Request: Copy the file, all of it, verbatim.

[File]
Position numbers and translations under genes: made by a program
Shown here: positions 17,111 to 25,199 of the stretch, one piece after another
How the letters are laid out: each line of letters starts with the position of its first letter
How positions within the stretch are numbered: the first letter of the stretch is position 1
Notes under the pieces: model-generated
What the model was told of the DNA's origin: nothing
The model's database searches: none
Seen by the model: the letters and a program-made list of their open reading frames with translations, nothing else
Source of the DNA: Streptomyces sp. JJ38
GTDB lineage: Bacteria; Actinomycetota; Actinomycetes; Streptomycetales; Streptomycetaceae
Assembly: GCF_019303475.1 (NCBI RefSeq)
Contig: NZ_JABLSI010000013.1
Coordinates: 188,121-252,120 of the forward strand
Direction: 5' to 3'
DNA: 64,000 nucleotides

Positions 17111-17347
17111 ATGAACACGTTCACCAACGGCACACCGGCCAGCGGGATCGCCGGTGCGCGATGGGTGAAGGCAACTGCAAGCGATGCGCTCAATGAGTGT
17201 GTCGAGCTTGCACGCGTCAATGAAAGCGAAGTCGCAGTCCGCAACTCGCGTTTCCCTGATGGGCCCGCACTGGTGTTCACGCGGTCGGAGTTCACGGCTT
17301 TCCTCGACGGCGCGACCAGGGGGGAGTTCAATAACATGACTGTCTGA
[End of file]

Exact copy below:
Position numbers and translations under genes: made by a program
Shown here: positions 17,111 to 25,199 of the stretch, one piece after another
How the letters are laid out: each line of letters starts with the position of its first letter
How positions within the stretch are numbered: the first letter of the stretch is position 1
Notes under the pieces: model-generated
What the model was told of the DNA's origin: nothing
The model's database searches: none
Seen by the model: the letters and a program-made list of their open reading frames with translations, nothing else
Source of the DNA: Streptomyces sp. JJ38
GTDB lineage: Bacteria; Actinomycetota; Actinomycetes; Streptomycetales; Streptomycetaceae
Assembly: GCF_019303475.1 (NCBI RefSeq)
Contig: NZ_JABLSI010000013.1
Coordinates: 188,121-252,120 of the forward strand
Direction: 5' to 3'
DNA: 64,000 nucleotides

Positions 17111-17347
17111 ATGAACACGTTCACCAACGGCACACCGGCCAGCGGGATCGCCGGTGCGCGATGGGTGAAGGCAACTGCAAGCGATGCGCTCAATGAGTGT
17201 GTCGAGCTTGCACGCGTCAATGAAAGCGAAGTCGCAGTCCGCAACTCGCGTTTCCCTGATGGGCCCGCACTGGTGTTCACGCGGTCGGAGTTCACGGCTT
17301 TCCTCGACGGCGCGACCAGGGGGGAGTTCAATAACATGACTGTCTGA